During the summer months, the frozen ice provided an additional treat. On holidays like Decoration Day (Memorial Day), Fourth of July and Labor Day strong armed men would take chips of ice to make ice cream in an ice cream maker. The ice cream maker consisted of a wooden bucket that had a metal tub inside. They filled the metal tub with their ice cream mix and inserted a metal paddle into the mix. After placing a lid on the tub, they placed it inside the wooden bucket. The ice cream maker had a specially made gear mechanism that allowed someone to turn a crank that spun the tub inside the bucket. The paddle inside the tub would also turn; mixing the ice cream as it froze, keeping it from becoming a frozen, solid mass. They placed ice chips in the area between the tub and bucket and sprinkled salt over the ice chips. Men would then spend an afternoon taking turns turning the crank, spinning the tub inside the ice/salt mix. A hole in the side of the bucket allowed cold water to escape as the ice melted. Occasionally the ice would have to be replenished and more salt added. The spinning tub in the ice/salt mix slowly froze the sweet concoction inside the tub, which turned harder and harder as the ice cream froze. At length, the ice cream was ready for the waiting crowd to sate their appetite for the rare summer treat.
By the 1930's modern refrigeration began displacing the icehouse as a fixture in American towns.
Traveling Medicine Show
In an age of uncertain medical practices that included bleeding, sometimes using leeches, cold baths and skin blistering agents, people often turned to other means of affecting cures for their various ailments. The traveling medicine show answered this need, in spite of the dubious concoctions offered by the people running the show. The medicine show also provided an entertainment venue not available to many small towns across Indiana in the Nineteenth and early Twentieth Centuries.
Began the Age of Advertising
The patent medicines offered by the operators of these shows became the first products using modern, mass advertising techniques. Before the show came to town, promoters would place posters along the proposed route of the show, advertising the shows, medicines and other information about the event. The advertising stressed that the medicines used rare, exotic ingredients that promised miracle cures to the buyers of the medicine.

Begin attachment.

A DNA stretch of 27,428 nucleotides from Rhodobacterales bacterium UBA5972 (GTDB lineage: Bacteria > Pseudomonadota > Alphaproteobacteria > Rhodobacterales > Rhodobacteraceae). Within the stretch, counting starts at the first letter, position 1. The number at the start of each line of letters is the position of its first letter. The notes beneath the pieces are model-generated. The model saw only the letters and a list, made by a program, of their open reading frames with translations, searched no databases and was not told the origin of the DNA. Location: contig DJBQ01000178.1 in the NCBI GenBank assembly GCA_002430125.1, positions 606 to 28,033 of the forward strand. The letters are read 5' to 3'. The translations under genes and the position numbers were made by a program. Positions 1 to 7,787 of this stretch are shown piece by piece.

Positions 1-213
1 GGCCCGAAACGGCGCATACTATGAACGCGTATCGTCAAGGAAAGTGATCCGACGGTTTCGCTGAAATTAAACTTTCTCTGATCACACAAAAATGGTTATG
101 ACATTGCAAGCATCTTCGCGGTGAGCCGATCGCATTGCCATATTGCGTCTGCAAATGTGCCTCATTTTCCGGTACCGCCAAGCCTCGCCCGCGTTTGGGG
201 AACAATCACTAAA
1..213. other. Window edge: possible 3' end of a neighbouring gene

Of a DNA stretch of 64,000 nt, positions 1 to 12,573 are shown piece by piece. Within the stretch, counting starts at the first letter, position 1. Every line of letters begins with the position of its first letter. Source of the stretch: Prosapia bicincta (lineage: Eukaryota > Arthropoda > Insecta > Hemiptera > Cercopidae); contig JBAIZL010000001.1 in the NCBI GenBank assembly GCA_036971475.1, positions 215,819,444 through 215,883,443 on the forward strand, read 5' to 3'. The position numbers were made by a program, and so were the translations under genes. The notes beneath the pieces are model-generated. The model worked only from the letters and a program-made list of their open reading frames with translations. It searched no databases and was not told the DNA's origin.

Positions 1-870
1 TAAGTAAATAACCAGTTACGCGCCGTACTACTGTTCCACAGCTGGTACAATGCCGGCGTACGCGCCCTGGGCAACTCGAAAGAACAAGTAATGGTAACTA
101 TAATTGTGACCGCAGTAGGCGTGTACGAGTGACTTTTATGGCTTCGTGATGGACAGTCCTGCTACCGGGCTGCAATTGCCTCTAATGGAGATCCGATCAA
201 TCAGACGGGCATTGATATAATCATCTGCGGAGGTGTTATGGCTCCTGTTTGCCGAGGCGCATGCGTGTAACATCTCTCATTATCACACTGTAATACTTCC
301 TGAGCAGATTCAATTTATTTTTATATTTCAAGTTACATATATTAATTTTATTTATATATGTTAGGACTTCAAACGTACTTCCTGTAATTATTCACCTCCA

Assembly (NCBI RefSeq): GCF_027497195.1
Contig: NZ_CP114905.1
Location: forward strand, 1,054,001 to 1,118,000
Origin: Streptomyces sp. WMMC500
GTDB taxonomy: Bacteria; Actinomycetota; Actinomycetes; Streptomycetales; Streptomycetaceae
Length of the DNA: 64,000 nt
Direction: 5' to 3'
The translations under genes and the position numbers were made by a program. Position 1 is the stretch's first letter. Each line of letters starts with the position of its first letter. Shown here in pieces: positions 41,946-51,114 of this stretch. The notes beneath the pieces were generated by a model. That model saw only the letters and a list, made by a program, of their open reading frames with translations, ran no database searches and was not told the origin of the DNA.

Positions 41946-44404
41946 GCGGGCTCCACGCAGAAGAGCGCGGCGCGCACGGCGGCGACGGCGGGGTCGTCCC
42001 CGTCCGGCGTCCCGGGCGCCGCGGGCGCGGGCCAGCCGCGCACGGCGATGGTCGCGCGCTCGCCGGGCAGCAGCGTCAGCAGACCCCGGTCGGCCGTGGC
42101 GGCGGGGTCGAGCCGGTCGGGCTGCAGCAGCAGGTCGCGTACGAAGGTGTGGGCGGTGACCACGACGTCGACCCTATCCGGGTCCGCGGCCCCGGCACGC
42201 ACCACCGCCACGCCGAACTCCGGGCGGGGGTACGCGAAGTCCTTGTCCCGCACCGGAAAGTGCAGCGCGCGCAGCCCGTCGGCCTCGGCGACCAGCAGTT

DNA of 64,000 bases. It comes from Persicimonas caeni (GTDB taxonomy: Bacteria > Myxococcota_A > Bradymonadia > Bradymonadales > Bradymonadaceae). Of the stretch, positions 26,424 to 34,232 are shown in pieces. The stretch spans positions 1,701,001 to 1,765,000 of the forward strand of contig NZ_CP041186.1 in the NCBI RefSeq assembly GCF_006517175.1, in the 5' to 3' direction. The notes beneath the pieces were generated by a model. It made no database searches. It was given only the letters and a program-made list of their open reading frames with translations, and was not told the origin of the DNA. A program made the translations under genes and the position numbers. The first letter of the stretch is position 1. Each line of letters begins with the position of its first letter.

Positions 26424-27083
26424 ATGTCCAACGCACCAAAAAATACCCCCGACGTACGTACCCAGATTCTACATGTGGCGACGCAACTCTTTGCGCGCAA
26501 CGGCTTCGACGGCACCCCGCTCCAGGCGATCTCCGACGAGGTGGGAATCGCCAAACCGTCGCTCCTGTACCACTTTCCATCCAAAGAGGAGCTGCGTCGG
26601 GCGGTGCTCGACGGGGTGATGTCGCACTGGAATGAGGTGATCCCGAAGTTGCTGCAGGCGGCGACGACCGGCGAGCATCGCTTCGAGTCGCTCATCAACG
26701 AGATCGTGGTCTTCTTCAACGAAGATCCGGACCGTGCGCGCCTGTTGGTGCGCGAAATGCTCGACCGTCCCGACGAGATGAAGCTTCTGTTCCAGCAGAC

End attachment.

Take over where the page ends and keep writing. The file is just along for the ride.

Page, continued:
The Medicines
Commonly called "patent medicine" in spite of the fact that very few were patented, the medicines consisted of cheap materials sold at a high price. The ingredients commonly consisted of cocaine, opium, and/or high concentrations of alcohol. The addictive nature of these medicines encouraged continued purchases of the "medicines" after the event. Buyers could order the medicines by mail order, or sometimes at local stores, after the show left town. Many of the liniments and ointments advertised the main ingredient as "snake oil," which many people at the time considered a cure all. Many times the operator of the show mixed the medicines in his "medicine wagon" before the show.
The "Doctors"
Often called "doctor" or "professor" the operators of the traveling medicine shows were nothing of the sort. Talented entertainers, they would use the power of entertainment, persuasion, jingles, fear and testimonials from "cured" patients.
Exploring Indiana's Historic Sites, Markers & Museums - South East Edition
Exploring Indiana's Historic Sites,
Markers & Museums - South East Edition
The Medicine Show
The medicine show consisted of the "Professor" hawking his product, interspersed with entertainment acts that usually included juggling, a flea circus, musical performances, a magician and other forms of entertainment. The Professor would talk about the benefits of his offering, and then break to allow the entertainers to soften resistance to his pitch. This pattern would repeat several times during the show, which was free to all comers. The operator also used planted shills in the to provide "unsolicited" testimonials and "plants" that would come forward with an obvious affliction, such as a limp, who would be miraculously "cured" after taking a swig of the "medicine."
Regulations and Better Medicines
These patent medicines did not really cure any of the illnesses they purported to cure. Many of them caused more problems than they solved because of their addictive nature. Their use also discouraged people from going to a real medical doctor for treatment. By the early Twentieth Century state and federal lawmakers began passing laws regulating medicines. Medical science began producing reliable, consistent drugs. The two developments caused a decline in the traveling medical show. The tradition lives on in the names of many popular musical groups. Many of the terms used today, like snake oil, quack and several others live on in the language.
From the Author's Book:
Driving the Canals and Rivers  Auto Trail


Franklin County Convention, Recreation and Visitors Commission
18 West 10th Street
P.O. Box 97
Brookville, IN 47012